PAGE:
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For both sides of Vietnam War, peace effort hurts


I had a fortunate war. I got as far as Dundalk Avenue, where the fighting wasn't too rough, and rode the bus into Fort Holabird where they lined up thousands of us in our underwear and grabbed everybody who didn't have a suitable excuse not to be grabbed.

It was the meanest winter in memory. In Vietnam, there was a blood bath known as the Tet Offensive. On television every night, the generals talked about light at the end of the tunnel, but the tunnel kept getting blown up. At Fort Holabird, they threw a few hundred of us draftees into a big room and told us to shut up.

Some wise guys ignored the command. The guy at the front of the room, who looked to my civilian eyes like a major general with a flushed red face, said for a second time, "I said shut up." A few people continued muttering. The major general heard it, and commenced to throw himself a fit.

"If I hear one more sound," he roared, "you're all shipping out to Vietnam today."

There came a sudden silence like you've never imagined. Silence like the inside of a coffin, silence that came from no one at Fort Holabird exactly believing the major general but not a single solitary soul wanting to test him.

Nobody in that room in that winter of '68 wanted to go to Vietnam. Sometimes back then it felt like almost nobody in draft-eligible America wanted to go, although many who tended to be older than draft age, who tended to measure all wars by World War II memories, or who'd staked their political careers to the war, or who believed we had to stop communism in Southeast Asia before it reached American shopping malls, thought we had every responsibility to go there.

And many went whether they believed in the fight or not, and 58,000 Americans paid the ultimate price.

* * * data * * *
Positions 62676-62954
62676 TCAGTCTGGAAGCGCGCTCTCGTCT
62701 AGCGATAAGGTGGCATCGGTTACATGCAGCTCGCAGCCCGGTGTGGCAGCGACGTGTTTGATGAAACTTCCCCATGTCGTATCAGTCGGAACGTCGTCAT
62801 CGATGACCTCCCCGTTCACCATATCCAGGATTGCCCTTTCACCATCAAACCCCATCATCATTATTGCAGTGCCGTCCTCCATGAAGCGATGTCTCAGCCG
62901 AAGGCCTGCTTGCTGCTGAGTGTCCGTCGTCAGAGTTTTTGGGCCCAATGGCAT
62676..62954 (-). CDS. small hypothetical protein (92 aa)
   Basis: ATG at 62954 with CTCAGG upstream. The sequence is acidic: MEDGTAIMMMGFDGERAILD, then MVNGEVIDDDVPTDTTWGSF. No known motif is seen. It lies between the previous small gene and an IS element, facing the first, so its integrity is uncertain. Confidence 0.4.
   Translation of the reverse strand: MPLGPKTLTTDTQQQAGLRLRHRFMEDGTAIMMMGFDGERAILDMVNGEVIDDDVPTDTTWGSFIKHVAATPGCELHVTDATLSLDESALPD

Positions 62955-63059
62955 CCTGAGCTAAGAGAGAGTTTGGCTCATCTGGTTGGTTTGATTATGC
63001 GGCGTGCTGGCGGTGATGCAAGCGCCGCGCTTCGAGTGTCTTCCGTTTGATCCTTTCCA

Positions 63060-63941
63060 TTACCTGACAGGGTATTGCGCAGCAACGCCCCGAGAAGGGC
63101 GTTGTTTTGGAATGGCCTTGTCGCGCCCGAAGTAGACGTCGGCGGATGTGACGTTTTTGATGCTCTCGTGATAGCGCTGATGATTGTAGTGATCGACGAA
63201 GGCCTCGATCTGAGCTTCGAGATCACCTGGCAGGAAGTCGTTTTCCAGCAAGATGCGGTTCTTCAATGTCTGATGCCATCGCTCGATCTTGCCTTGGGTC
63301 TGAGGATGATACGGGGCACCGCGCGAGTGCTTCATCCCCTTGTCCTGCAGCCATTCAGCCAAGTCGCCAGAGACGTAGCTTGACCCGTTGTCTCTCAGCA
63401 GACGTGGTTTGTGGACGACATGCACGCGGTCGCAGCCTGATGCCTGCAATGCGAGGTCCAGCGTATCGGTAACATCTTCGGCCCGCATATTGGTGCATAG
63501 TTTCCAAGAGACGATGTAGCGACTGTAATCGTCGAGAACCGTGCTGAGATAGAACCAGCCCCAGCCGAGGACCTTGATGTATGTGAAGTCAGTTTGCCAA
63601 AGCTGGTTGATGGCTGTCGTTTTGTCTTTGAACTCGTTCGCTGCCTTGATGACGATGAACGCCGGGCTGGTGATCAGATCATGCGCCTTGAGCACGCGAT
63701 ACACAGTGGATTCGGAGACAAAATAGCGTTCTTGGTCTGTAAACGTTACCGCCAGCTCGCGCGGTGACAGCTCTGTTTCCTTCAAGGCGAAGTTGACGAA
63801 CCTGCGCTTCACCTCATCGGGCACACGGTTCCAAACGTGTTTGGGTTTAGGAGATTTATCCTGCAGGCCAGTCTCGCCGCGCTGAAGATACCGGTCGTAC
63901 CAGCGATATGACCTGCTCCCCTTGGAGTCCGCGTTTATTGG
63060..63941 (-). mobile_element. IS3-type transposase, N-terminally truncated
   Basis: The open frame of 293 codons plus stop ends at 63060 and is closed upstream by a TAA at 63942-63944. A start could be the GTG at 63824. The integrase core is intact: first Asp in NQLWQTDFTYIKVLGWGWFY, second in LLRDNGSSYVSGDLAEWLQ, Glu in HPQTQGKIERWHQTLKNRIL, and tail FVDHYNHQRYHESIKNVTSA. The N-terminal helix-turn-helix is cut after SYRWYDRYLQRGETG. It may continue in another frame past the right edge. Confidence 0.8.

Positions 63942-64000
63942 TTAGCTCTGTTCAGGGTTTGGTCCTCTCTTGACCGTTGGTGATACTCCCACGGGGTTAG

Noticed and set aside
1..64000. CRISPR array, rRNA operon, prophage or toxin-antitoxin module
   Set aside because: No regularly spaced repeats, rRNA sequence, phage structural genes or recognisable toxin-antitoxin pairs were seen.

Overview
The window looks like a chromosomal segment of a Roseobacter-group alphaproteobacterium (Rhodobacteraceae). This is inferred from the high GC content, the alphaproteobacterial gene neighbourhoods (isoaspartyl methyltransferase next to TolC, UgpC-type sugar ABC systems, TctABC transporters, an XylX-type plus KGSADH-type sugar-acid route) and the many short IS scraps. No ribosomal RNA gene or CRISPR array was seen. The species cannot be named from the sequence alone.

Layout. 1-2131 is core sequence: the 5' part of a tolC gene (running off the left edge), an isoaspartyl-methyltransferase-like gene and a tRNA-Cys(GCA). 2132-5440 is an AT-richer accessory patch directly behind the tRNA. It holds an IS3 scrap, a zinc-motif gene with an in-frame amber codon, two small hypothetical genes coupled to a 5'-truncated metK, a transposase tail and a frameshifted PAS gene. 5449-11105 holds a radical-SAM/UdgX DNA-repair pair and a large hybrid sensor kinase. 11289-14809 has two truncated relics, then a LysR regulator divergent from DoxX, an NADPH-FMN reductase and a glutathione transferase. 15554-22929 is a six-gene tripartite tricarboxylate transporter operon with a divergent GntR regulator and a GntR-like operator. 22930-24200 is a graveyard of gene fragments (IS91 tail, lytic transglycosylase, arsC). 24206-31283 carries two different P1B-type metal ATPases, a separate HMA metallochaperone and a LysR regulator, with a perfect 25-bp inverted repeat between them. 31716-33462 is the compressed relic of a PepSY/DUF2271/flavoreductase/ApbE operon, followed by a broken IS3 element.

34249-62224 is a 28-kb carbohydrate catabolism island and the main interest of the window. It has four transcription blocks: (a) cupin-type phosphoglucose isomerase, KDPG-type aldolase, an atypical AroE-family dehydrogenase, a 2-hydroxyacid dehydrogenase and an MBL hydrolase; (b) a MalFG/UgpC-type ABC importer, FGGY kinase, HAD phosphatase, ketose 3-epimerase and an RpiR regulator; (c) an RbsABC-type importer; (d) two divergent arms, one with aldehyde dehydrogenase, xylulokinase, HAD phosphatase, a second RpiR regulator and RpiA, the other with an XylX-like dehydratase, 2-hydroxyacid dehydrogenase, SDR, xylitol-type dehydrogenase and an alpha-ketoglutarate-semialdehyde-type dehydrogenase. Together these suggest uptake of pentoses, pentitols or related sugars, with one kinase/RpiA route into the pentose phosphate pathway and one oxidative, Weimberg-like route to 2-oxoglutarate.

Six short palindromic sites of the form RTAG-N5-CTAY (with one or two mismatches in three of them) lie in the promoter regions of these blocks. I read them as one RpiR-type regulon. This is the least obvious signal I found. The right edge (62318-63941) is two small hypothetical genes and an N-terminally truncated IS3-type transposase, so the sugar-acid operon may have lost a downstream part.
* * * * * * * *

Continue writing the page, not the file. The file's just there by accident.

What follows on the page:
But I never got past Dundalk Avenue. At Fort Holabird, at the end of a long day, at the head of a long line, an Army doctor looked me up and down and examined X-rays they'd taken. Then he said I had a bad back, and he told me I could go home for the duration.

So I had a fortunate war, and thus find myself in an awkward position today. It's 20 years since Vietnam, but maybe there's no statute of limitations on sensitivities. I didn't fight in that war, so who am I to talk about the thing that happened last week, when that other fellow who didn't fight, named Clinton, announced the establishment of diplomatic relations and the end of enmity with Vietnam.

I don't have any friends who are still missing in action. My friends all came home, most of them alive though not all, but at least all of their fates are known. Some who are infuriated by Clinton's war record, some heartsick over those Americans still missing in action, some who went to Vietnam and suffered, and some whose kids paid the price, wonder today how we could make peace with such an enemy after such trauma.

Maybe those in Vietnam should be making such a case. It was their civil war, after all, into which we invited ourselves. We lost 58,000 American lives, but they lost countless hundreds of thousands. Our boys came back with missing limbs and broken psyches, but their children were bombed inside their schools and watched their homes set afire.

In Vietnam, everybody lost, and everybody got hurt, and everybody has reason to feel furious about what happened back then. The guy who wrote, "There are no war crimes; war is the crime," had a point. But we make peace -- the way America has with Japan, which bombed us; the way Israel has with Germany, which attempted to murder an entire people -- because we wish to put the wars behind us and find a way to live together on an increasingly small and vulnerable planet.

Ideally, establishing diplomatic relations doesn't end the search for those Americans missing in action. What good does such a tactic bring Vietnam? More likely, diplomatic relations gives them more reason than ever to cooperate in the search, and bring some sense of peace to all those not knowing how to mourn loved ones who never returned.

Last week I went back to Dundalk Avenue. The Fort Holabird I remembered is gone now: no Army barracks, no recruits wondering if their young lives were about to be over, no major generals threatening to throw them into action for talking out of turn.

Now the new buildings there carry names like Yonar Laboratories, Baltimore Ortho Design, A&B; Flooring Inc. Capitalism has broken out on the the old Army grounds.

Now, the optimists tell us, maybe the new diplomatic ties, the negotiation of trade and investment and tax treaties, might lead to Vietnam taking on many of the trappings of capitalism, and one day of democracy itself.

Which means, what? That, all these years after America's sad withdrawal from Vietnam, maybe we wind up winning that war, after all.

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